May 19, 2013
Schumacher to retire from F1 again
Michael Schumacher announced his retirement from Formula One for the second time and at the age of 43 on Thursday after failing to rekindle his old Ferrari magic in a disappointing comeback with Mercedes.
The team had already announced last week that the seven-times world champion, winner of a record 91 races in a career that started in 1991, would be replaced by McLaren's Lewis Hamilton for the start of the 2013 campaign.
Schumacher told reporters, packed into the confined space of the tented Mercedes hospitality at the Suzuka circuit ahead of Sunday's Japanese Grand Prix, that his decision came as a relief.
"I have decided to retire by the end of the year, although I am still able and capable to compete with the best drivers that are around," he declared, reading from a statement.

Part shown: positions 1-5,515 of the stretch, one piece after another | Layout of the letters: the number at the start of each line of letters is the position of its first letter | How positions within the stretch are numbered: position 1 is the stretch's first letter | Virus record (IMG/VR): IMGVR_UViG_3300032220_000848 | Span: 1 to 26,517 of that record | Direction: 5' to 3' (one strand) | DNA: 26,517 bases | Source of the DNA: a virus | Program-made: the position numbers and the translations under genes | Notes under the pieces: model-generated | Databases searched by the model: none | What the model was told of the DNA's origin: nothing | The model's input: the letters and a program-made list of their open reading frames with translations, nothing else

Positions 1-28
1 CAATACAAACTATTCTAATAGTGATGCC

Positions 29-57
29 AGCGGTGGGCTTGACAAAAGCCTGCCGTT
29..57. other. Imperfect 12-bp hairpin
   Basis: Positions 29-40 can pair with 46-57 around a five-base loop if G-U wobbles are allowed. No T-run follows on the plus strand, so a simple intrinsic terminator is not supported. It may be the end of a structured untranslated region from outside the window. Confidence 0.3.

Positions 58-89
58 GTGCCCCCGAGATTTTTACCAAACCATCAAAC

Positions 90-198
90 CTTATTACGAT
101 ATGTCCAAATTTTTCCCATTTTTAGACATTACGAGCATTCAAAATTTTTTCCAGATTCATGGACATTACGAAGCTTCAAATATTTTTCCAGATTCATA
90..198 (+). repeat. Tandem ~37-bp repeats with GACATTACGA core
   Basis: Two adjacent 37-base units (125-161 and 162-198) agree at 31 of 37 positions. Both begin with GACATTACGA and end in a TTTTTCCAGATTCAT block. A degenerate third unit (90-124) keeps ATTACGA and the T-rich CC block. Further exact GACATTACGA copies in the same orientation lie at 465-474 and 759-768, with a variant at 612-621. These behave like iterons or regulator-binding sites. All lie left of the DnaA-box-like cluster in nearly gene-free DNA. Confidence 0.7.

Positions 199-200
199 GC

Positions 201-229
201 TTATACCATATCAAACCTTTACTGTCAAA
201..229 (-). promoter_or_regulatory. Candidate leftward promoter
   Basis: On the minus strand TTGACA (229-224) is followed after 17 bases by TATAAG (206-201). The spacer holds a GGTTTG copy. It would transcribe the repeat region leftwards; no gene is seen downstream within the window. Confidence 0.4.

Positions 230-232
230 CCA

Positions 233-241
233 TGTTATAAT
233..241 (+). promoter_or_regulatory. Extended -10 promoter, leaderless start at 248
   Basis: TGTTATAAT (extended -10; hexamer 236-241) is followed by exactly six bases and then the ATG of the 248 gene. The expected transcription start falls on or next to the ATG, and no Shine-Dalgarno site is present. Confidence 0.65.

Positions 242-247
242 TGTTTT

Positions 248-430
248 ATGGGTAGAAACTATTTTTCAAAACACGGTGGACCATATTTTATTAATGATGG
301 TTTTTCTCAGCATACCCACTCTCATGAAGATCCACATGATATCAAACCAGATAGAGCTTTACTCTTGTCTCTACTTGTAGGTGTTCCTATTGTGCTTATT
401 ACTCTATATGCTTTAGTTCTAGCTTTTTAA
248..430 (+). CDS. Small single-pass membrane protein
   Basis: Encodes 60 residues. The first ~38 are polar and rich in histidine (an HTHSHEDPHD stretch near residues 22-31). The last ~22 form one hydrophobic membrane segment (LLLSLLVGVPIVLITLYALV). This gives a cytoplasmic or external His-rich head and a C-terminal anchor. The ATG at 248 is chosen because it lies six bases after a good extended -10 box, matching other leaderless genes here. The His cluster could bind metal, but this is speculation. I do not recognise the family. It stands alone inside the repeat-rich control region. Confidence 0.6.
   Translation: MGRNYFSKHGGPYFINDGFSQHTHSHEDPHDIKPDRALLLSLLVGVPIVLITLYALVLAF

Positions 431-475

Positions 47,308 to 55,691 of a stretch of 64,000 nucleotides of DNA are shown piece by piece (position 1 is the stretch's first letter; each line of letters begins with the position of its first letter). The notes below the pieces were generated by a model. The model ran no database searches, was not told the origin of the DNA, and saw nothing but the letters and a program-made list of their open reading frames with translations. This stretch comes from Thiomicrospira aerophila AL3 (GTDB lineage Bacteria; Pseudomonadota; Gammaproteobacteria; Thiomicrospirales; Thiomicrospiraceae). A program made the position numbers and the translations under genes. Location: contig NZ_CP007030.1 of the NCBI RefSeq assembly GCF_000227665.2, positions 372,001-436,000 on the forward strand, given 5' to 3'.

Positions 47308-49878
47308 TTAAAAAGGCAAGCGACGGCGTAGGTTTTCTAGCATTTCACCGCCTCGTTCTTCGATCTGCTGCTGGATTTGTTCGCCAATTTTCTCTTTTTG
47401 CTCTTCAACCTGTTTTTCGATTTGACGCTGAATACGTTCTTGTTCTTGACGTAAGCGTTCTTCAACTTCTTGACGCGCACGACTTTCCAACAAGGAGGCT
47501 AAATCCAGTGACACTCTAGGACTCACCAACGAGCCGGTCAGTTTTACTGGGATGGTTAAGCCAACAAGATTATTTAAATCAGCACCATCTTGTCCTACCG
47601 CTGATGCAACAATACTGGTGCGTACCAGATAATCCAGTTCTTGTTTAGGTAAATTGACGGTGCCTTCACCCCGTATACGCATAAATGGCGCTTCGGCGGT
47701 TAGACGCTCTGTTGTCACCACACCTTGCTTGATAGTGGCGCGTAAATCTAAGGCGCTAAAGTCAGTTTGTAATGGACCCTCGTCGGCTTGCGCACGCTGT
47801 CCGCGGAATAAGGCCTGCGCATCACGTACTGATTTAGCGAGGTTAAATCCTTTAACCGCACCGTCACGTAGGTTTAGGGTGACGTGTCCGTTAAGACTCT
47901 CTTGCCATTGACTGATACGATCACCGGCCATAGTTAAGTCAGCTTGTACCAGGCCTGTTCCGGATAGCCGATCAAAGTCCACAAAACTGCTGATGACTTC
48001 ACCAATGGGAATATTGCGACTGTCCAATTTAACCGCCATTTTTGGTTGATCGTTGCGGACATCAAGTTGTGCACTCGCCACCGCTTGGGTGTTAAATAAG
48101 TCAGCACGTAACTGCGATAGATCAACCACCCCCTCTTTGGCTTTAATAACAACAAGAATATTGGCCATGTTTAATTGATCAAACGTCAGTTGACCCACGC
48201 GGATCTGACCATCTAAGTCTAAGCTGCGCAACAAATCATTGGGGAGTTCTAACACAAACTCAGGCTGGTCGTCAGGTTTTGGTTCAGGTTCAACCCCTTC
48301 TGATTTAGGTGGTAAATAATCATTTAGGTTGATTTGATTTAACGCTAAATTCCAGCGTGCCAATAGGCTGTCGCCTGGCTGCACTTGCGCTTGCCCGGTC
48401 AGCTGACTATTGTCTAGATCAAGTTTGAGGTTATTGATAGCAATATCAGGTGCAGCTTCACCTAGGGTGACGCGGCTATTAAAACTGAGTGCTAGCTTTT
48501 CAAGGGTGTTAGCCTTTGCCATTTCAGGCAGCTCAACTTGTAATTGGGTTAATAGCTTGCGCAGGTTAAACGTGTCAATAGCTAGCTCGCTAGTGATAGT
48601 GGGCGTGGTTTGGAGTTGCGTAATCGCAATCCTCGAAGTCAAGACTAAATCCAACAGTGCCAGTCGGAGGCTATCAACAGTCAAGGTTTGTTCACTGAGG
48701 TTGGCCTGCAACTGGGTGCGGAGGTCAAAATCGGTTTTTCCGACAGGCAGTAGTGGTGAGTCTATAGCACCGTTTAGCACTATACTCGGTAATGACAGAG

"But at some point, it is good to say goodbye. And that is what I am doing here... and it might this time even be forever," he smiled.
Schumacher's first retirement came at the end of 2006, after he had won five titles in a row with Ferrari from 2000 and two with Benetton in 1994 and 1995.
That departure proved premature, with the most successful driver in the 62-year history of the sport unable to resist the allure of a return with Mercedes when the Stuttgart-based manufacturer bought the title-winning Brawn GP team in 2009.
The move reunited him with friend and former Ferrari technical director Ross Brawn, now the team principal, but together they were unable to roll back the years and regain the heights of old.